'We wanted to give people a positive message' - Volunteers hide hundreds of handmade Christmas angels around Wakefield estates

A team of volunteers who have distributed hundreds of handcrafted angels across Wakefield say they have been blown away by the response of their community.

Thursday, 24th December 2020, 1:12 pm

More than 1,000 of the angels have appeared in the south of the city in recent weeks, hanging from trees and carrying notecards bearing messages of joy and hope.

They were found and collected by hundreds of members of the public, and many took to social media to find out where the angels had come from.

But the team behind the gifts, known affectionately as Advent Angels, have admitted they were not expecting the emotional responses the angels elicited.

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A team of volunteers who have distributed hundreds of handcrafted angels across Wakefield say they have been blown away by the response of their community.

Reverend Rob Cotton, from Sandal Methodist Church, said he had been overwhelmed with messages in the days after the first angels were distributed.

He said: “We’re getting some great feedback from the angels, especially on social media. Children are loving them.

“We’ve had a couple of really quite moving responses. A lady died one day and we delivered an angel to her daughter a few days later. The children had found it quite a comfort. We didn’t anticipate how it was going to impact on people really.

“Someone said her mum recently gained her angel wings and we brought an angel in her memory.”

Reverend Rob Cotton, from Sandal Methodist Church, said he had been overwhelmed with messages in the days after the first angels were distributed.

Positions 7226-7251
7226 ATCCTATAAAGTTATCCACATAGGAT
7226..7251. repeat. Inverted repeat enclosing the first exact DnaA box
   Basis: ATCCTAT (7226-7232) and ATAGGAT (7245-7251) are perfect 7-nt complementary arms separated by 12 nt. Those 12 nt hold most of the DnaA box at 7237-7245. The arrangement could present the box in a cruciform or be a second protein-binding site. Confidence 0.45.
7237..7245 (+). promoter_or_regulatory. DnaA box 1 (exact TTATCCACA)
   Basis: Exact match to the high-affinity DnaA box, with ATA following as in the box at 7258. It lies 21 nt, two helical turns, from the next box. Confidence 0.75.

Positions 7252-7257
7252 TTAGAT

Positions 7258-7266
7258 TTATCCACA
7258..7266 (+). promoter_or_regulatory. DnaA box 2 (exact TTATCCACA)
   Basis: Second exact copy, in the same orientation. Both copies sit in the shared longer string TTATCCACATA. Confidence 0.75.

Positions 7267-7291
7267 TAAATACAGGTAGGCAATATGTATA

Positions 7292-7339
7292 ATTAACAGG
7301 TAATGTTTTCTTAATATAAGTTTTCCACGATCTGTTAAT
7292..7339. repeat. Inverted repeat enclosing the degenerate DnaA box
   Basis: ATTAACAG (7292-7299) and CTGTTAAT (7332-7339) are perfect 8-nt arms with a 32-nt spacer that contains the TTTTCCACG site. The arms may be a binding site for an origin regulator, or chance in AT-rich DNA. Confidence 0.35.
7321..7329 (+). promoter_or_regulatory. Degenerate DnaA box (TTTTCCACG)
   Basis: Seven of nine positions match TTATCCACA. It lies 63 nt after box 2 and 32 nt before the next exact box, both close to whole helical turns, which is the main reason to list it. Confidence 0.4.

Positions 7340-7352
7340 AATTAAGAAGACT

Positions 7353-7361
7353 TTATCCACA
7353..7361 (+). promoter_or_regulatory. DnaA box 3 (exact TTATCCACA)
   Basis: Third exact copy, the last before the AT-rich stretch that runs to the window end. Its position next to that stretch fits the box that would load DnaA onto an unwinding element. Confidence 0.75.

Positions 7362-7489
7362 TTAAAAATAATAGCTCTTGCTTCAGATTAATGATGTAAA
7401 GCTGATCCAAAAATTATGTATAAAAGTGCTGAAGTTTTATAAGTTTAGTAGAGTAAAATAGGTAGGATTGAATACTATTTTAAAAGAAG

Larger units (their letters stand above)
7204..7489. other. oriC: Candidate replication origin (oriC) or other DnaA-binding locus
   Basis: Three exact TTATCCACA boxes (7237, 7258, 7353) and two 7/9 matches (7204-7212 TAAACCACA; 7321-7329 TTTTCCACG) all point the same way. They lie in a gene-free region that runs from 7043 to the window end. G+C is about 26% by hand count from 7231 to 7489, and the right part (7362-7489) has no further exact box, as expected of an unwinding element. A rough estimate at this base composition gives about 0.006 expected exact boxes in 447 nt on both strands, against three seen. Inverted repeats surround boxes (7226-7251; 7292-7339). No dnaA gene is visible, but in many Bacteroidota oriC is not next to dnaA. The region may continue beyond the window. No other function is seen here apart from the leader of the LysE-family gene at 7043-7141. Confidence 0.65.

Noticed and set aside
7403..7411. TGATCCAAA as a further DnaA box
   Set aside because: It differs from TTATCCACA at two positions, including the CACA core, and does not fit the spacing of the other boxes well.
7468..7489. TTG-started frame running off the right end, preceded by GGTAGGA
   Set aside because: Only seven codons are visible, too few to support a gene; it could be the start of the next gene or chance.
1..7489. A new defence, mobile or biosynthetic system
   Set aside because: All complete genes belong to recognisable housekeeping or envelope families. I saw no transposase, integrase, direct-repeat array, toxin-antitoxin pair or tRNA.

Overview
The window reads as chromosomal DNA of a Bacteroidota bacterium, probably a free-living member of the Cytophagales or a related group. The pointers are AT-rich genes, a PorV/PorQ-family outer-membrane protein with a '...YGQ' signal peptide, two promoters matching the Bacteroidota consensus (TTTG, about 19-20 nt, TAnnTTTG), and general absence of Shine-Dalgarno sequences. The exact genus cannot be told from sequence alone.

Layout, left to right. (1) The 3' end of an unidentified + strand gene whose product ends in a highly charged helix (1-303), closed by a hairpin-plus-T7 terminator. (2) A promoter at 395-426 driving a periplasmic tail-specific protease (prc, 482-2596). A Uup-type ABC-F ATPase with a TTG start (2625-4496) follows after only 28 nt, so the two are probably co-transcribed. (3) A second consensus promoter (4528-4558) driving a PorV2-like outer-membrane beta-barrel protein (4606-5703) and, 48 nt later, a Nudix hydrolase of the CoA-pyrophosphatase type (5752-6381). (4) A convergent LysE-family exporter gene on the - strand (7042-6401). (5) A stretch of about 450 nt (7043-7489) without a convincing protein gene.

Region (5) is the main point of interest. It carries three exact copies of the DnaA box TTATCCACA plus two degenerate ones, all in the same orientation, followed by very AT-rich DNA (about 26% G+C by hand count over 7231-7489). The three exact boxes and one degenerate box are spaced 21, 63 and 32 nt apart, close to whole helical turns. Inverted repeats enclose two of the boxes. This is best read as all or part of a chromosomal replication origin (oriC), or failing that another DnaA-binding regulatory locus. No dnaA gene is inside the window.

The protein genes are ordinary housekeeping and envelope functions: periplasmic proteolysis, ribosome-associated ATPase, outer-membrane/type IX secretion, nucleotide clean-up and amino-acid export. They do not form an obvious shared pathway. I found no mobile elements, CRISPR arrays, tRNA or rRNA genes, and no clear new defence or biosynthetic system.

More than 50 volunteers helped to create the angels in the run up to the festive season, which were collected at the church and then hung across Sandal, Newmillerdam, Crigglestone and Walton in the early hours of the morning.

Each angel was attached to a note card bearing messages of hope and joy.

Rev Rob said: “We’d been talking as a team and we wanted to do something that was positive and we’d heard that this had been done in other areas. We thought that would be a good way of getting out to people where they are and giving a positive message.

“And the other thing is that a lot of our older church members it has really given them a focus over the last couple of months.

As well as the Advent Angels campaign, the church have organised a goody bag giveaway for local children and families, and supported the slow return of services and family groups in the wake of the pandemic.

“It has been really positive in that sense as well, even people who are socially isolated or on their own. This year everyone wants to feel that they can make their contribution, and this is some small thing that we can do.

“It’s positive and doesn’t have any real agenda other than giving people a positive message.”

Reverend Rob has only been in his position at Sandal Methodist Church since August, but has wasted no time in getting involved in the local community.

As well as the Advent Angels campaign, he has helped to organise a goody bag giveaway for local children and families, and supported the slow return of services and family groups in the wake of the pandemic.

Ivy Heseltine with an Advent Angel at Sandal Methodist Church. More than 1,000 of the angels have been hidden across Wakefield in recent weeks.

He said: “It’s a challenging time to arrive in a new place because you can’t function in a normal way. Things like the angels are a way of communicating, because there are things I’d like to do but can’t.

“You can’t do coffee mornings or gather for a conversation, it’s a really strange and weird time to be moving and try to get to know anyone.”